Today I live in a ger, a yurt, a glorified tent. A round structure with a wooden skeleton and a sheep felt exterior. It is a sanctuary I’ve grown to love and make my own. I might dare say it may be my favorite place that I’ve hung my hat, so to speak. For all its romantic primal appeal it is not without its disadvantages. Mongolians have lived in gers for centuries, before the time of Ghengis Khan and up until the present day. A cozy space that keeps in warmth, but without special attention and care to that source of heat, the cold quickly creeps in. Cold that I’ve never felt or could have imagined before. My sanctuary freezes overnight or during prolonged periods of absence. Water, toothpaste, cooking oil, fruits and vegetables, milk and liquid soap. They all freeze. Cracking open my eyelids each morning, often times the first thing I see is my own breath. It is hard to will myself to get out of bed. When the wind rolls through the steppes and the temperature plummets further still, getting around town is excruciating. Walking from Point A to Point B, often distances of less then one hundred yards, is taken nearly at a running pace. Nostrils, face, and eyelids sting, extremities numb, and ice forms on facial hair. My body seems to scream “Get inside you fool!” I do with the utmost urgency. I tell you all this not for pity or praise but for recognition, I’ve been living here for a mere eight months. The people I have come to know have lived here their whole lives. Enduring the same extremes every year. They do it and they survive. I look at the bundled up figure of a six year old and realize they’re more hardened than I’ll ever be.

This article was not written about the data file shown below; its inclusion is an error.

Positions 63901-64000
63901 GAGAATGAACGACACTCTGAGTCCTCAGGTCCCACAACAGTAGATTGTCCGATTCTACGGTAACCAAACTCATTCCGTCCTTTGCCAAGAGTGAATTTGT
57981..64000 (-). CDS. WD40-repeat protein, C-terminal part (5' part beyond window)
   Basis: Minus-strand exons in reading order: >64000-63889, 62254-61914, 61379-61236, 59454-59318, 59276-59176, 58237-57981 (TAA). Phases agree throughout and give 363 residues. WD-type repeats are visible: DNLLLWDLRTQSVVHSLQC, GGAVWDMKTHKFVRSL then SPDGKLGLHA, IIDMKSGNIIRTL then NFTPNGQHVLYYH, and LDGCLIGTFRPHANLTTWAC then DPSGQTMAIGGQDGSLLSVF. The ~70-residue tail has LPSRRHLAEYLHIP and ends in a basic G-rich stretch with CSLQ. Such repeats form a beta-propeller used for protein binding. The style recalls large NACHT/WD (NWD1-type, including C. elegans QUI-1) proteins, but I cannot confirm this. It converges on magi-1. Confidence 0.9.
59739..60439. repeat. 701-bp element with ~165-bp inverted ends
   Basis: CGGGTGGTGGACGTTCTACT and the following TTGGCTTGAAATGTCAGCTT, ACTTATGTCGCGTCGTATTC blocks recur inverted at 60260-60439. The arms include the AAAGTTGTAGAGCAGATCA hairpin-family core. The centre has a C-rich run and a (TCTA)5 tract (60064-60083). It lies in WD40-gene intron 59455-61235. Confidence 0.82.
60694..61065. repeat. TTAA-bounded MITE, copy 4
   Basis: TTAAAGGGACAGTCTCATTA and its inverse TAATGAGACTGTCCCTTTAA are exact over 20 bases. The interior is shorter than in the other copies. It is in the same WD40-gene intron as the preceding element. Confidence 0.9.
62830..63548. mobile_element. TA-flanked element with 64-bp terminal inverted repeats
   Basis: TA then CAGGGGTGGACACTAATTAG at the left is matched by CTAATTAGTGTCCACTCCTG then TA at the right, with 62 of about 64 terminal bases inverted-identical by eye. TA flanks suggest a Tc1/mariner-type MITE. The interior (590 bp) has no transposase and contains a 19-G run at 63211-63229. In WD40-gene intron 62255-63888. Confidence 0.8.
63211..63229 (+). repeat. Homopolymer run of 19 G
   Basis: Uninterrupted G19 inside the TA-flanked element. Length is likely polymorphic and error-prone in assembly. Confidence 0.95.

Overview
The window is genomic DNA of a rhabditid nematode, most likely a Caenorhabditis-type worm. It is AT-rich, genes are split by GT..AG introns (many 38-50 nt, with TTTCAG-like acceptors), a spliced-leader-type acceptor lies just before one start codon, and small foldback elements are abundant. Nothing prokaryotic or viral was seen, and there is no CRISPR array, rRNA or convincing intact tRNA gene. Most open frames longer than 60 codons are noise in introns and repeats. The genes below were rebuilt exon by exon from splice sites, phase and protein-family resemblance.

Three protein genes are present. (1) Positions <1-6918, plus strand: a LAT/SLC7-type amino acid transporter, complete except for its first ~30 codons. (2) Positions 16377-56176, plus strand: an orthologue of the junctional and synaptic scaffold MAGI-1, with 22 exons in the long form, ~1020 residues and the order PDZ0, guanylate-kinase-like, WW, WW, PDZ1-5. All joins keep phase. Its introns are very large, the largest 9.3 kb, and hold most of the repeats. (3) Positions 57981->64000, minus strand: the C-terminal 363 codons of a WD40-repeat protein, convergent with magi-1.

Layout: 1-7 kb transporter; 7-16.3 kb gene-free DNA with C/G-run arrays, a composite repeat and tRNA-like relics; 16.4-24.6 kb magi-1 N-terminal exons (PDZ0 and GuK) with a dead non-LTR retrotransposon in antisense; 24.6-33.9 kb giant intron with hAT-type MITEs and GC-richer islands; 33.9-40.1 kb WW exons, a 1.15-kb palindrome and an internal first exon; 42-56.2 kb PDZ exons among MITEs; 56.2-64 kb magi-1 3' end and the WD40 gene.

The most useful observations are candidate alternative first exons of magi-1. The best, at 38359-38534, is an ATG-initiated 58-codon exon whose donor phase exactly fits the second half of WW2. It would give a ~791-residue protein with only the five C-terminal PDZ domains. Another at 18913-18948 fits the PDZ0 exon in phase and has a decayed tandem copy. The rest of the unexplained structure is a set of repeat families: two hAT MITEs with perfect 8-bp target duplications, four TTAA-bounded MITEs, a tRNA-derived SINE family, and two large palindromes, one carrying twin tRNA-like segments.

I stand just inside my school’s doors, poised to endure the elements. Ready to go home for the evening, I pull on my gloves and secure my hat. I stare at the wooden double doors, a testament to the fact that the cold can batter through any defense. Every crevice between the frames is encased in ice and snow. The wind swept draft entombing the wood in a frozen prison. The door and the walls sparkle with ice crystals. The glass above long obstructed by water turned solid. I take a breath and push out into the night.
I’m home, crouched in the center of my ger. Huddled next to my stove, I’m going through a ritual I go through multiple times everyday. A ritual I’ve come to appreciate: gathering wood, breaking up paper and cardboard, emptying ash. The stove, my lifeline, my key to survival. The creation of one of our universes oldest elements. I’ve never appreciated it more. My world is frozen, it will take time to thaw. It is warmer in my refrigerator then where I am sitting. I crouch, blowing on the hot coals, the blaze grows, the wood ignites to a therapeutic crackle. I smile in satisfaction, it’s all okay, I’m okay, all because…..
bi gal tulj chadna.
(I can build a fire)